Percutaneous endoscopic, radiological and surgical gastrostomy tubes: a comparison study in head and neck cancer patients.J Laryngol Otol. 2006 Jun; 120(6):463-6.JL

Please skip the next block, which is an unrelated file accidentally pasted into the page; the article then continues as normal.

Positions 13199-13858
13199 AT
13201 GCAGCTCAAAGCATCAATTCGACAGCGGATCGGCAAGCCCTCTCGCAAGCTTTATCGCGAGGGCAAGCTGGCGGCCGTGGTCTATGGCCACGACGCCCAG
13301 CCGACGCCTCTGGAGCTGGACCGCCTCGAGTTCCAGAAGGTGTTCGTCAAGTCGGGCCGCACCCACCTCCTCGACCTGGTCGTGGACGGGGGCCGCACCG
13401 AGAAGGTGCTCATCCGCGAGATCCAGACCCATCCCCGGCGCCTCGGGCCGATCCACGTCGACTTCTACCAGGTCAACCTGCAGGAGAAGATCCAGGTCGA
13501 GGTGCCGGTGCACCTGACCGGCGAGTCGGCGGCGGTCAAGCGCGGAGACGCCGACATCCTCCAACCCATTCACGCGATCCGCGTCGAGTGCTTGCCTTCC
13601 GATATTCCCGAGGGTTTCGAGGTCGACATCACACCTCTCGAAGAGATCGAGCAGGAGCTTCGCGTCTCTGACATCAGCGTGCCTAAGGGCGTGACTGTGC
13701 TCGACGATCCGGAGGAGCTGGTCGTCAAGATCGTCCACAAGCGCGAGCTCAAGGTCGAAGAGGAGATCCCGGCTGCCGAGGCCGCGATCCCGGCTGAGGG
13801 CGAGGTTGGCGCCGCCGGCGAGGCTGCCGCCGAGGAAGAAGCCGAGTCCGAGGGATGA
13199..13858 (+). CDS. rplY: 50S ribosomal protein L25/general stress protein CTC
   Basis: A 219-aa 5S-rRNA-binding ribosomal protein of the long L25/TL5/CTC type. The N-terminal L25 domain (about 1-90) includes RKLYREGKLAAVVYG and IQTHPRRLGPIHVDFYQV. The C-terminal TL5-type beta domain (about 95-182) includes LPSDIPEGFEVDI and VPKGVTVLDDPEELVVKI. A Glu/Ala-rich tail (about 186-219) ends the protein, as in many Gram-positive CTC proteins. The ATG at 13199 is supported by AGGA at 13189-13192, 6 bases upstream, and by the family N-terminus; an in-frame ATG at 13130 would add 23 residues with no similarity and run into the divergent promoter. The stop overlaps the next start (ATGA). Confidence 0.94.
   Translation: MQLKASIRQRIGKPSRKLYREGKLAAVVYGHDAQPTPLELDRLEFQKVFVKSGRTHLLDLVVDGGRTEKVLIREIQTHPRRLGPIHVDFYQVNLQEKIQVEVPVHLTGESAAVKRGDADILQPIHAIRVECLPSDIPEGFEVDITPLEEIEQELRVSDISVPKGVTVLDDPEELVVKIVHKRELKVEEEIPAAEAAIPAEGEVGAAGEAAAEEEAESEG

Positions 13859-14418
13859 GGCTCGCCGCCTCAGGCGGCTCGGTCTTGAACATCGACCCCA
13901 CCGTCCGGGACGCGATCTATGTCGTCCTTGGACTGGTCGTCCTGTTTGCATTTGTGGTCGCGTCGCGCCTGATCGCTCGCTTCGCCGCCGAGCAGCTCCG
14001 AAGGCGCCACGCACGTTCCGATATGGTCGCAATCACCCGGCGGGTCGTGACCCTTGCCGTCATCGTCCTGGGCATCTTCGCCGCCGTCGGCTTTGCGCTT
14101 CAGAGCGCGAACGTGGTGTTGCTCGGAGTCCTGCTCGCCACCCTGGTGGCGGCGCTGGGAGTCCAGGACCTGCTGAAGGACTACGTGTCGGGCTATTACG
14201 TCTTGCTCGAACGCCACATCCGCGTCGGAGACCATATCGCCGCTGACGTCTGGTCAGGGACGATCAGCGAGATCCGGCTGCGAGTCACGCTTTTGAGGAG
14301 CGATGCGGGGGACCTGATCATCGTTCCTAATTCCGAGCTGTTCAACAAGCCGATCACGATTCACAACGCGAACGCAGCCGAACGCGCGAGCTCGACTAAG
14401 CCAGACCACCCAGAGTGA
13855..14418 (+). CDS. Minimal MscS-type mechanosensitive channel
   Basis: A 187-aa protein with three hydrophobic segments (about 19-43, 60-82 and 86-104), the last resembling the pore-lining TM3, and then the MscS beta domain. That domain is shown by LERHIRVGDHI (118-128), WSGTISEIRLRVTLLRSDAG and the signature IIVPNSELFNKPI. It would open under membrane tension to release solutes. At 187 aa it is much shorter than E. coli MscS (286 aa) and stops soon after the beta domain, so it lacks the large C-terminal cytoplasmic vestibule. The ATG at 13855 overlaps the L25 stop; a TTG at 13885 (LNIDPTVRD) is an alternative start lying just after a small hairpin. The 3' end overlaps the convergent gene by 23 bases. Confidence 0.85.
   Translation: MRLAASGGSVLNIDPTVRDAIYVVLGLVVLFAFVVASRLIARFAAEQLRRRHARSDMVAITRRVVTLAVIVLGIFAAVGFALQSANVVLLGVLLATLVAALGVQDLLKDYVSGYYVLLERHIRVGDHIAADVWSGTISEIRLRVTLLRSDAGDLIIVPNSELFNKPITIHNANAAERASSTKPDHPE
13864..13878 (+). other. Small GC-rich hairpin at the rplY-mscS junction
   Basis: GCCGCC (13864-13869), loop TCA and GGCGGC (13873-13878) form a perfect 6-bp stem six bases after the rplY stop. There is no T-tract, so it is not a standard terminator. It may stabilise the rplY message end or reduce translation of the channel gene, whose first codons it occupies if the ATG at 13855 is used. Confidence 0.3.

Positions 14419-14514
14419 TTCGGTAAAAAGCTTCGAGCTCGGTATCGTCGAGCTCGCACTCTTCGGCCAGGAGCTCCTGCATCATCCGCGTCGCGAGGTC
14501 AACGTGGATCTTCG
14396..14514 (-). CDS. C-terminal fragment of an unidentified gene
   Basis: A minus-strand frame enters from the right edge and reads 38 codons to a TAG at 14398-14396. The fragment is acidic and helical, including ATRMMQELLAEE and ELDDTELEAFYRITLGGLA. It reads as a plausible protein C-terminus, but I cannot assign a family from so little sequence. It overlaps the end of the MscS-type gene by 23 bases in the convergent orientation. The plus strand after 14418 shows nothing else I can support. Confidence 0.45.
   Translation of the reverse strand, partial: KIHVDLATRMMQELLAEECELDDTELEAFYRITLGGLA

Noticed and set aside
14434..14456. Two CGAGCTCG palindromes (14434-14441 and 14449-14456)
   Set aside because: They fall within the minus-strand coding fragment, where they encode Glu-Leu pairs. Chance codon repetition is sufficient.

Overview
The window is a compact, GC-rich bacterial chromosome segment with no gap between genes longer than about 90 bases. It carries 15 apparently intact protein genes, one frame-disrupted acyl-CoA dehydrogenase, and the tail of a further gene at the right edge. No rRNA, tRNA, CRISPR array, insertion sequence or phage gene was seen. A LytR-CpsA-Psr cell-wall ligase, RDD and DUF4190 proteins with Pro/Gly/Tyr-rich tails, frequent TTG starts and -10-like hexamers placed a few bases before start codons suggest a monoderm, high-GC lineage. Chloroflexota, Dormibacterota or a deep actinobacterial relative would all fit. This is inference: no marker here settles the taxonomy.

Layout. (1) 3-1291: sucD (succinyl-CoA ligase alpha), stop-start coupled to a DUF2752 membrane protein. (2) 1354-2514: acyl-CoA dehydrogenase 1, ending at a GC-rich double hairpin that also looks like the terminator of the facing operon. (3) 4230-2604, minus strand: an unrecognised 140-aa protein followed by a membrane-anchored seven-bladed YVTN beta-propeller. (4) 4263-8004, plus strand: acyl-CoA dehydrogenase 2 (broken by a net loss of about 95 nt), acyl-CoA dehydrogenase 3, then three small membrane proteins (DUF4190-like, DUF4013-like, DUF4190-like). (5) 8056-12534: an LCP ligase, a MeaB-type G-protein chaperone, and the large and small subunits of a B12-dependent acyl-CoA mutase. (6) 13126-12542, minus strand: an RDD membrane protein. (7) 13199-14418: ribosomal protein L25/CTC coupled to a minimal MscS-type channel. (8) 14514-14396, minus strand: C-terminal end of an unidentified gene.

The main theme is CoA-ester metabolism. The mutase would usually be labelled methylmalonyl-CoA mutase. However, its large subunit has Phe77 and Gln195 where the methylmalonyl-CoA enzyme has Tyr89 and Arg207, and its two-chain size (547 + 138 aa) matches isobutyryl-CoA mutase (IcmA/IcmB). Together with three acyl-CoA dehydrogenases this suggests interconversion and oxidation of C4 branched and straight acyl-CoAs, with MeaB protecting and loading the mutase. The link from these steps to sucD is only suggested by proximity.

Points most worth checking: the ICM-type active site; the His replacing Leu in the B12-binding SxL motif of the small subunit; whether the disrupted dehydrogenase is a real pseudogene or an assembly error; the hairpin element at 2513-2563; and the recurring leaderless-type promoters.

A gastrostomy feeding tube has become the most acceptable method for long-term feeding support in patients with head and neck cancer. The aim of this study was to compare the complications of percutaneous endoscopically inserted gastrostomy (PEG) tubes, radiologically inserted gastrostomy (RIG) tubes and surgically inserted gastrostomy (open/laparoscopic) (SUR) tubes in head and neck cancer patients and also to compare the mortality rates of these patients. Seventy-eight head and neck cancer patients underwent gastrostomy tube insertion (40 PEG, 28 RIG and 10 SUR) during the period February 2002 to February 2005. There were no significant demographic differences between the three groups. Thirty-six patients (46 per cent) developed complications, 32 minor and four major. All three groups were similar in their rate of minor complications, with the dislodgement and blockage rate being lowest in the PEG group (p > 0.05). The mortality rate was 4 per cent within 30 days of gastrostomy tube insertion. There were no deaths in the PEG group, two deaths in the RIG group and one in the SUR group. The PEG tube was considered superior to the RIG and SUR gastrostomy tubes, had fewer complications and was safer. Thus, PEG tube insertion is our first choice for head and neck cancer patients.